Jarosław Kaczyński

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Jarosław Kaczyński
Jarosław Kaczyński, wicepremier (cropped).png
Official portrait, 2020
Prime Minister of Poland
In office
14 July 2006 – 16 November 2007
PresidentLech Kaczyński
Preceded byKazimierz Marcinkiewicz
Succeeded byDonald Tusk
Deputy Prime Minister of Poland
In office
6 October 2020 – 21 June 2022
Prime MinisterMateusz Morawiecki
Preceded byJadwiga Emilewicz
Succeeded byMariusz Błaszczak
Leader of Law and Justice
Assumed office
18 January 2003
General Secretary
Preceded byLech Kaczyński
Chief of the Presidential Chancellery
In office
22 December 1990 – 31 October 1991
PresidentLech Wałęsa
Preceded byMichał Janiszewski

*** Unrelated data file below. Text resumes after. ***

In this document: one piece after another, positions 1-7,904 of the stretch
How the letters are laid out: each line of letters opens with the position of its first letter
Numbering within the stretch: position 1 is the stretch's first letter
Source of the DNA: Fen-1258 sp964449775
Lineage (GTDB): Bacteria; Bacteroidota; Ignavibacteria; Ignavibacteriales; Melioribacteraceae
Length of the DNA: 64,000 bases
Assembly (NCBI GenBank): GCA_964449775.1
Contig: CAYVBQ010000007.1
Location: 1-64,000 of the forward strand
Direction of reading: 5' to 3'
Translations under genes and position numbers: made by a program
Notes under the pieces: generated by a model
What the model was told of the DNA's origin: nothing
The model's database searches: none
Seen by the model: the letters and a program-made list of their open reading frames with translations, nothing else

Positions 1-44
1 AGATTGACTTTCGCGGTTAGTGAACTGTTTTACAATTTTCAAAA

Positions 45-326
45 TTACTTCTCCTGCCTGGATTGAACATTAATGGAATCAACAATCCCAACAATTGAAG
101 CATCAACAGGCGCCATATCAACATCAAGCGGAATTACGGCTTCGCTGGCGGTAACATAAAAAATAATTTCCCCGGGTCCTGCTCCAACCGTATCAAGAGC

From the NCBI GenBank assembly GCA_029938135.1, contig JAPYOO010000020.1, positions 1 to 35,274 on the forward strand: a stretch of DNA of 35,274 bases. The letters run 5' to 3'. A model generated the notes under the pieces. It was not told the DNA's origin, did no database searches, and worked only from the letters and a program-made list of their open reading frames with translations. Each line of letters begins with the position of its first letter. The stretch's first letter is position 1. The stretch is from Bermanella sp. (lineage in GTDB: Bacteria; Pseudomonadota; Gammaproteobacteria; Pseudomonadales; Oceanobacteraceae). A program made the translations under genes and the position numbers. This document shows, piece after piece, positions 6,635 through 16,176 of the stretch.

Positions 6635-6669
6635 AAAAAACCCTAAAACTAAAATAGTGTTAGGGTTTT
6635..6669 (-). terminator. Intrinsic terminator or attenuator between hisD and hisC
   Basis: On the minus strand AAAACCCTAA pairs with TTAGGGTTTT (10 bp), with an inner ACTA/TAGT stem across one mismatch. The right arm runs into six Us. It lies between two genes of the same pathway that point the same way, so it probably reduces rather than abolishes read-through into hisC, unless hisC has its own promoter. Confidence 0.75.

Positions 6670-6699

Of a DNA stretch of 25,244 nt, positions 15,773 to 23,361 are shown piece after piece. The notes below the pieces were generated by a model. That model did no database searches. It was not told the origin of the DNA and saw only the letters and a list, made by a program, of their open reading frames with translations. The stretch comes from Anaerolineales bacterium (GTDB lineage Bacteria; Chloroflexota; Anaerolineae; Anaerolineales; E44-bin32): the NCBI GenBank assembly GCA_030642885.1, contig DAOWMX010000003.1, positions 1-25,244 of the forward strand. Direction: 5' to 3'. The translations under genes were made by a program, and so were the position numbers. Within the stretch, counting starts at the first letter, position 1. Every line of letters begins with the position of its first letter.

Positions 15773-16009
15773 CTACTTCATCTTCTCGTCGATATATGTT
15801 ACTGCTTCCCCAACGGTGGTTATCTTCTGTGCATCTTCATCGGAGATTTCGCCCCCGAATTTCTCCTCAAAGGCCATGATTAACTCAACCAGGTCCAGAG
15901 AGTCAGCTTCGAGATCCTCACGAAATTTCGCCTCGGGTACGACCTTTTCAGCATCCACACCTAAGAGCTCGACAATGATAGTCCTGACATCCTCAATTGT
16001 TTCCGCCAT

Succeeded byJanusz Ziółkowski
Member of the Sejm
Assumed office
31 October 1997
ConstituencyWarsaw I
In office
6 December 1991 – 26 October 1993
ConstituencyWarsaw I
Personal details
Jarosław Aleksander Kaczyński

(1949-06-18) 18 June 1949 (age 73)
Warsaw, Poland
Political partyLaw and Justice (2001–present)
Other political
Solidarity (before 1991)
Centre Agreement (1991–1997)
Solidarity Electoral Action (1997–2001)
Alma materUniversity of Warsaw (LL.D.)
AwardsSt. George's Order of Victory

Jarosław Aleksander Kaczyński (Polish pronunciation: [jaˈrɔswaf kaˈt͡ʂɨj̃skʲi] (listen); born 18 June 1949) is a Polish politician who is currently serving as leader of the Law and Justice party (known by its Polish acronym PiS), which he co-founded in 2001 with his twin brother, Lech Kaczyński, who served as president of Poland until his death in 2010.

Running for PiS, he served as the prime minister of Poland from July 2006 to November 2007, while his brother was the president of Poland. After PiS's electoral defeat in 2007, Kaczyński was the main leader of the opposition during Civic Platform's governments. Following the death of his brother in a plane crash, Jarosław Kaczyński ran in the 2010 Polish presidential election losing to Bronisław Komorowski.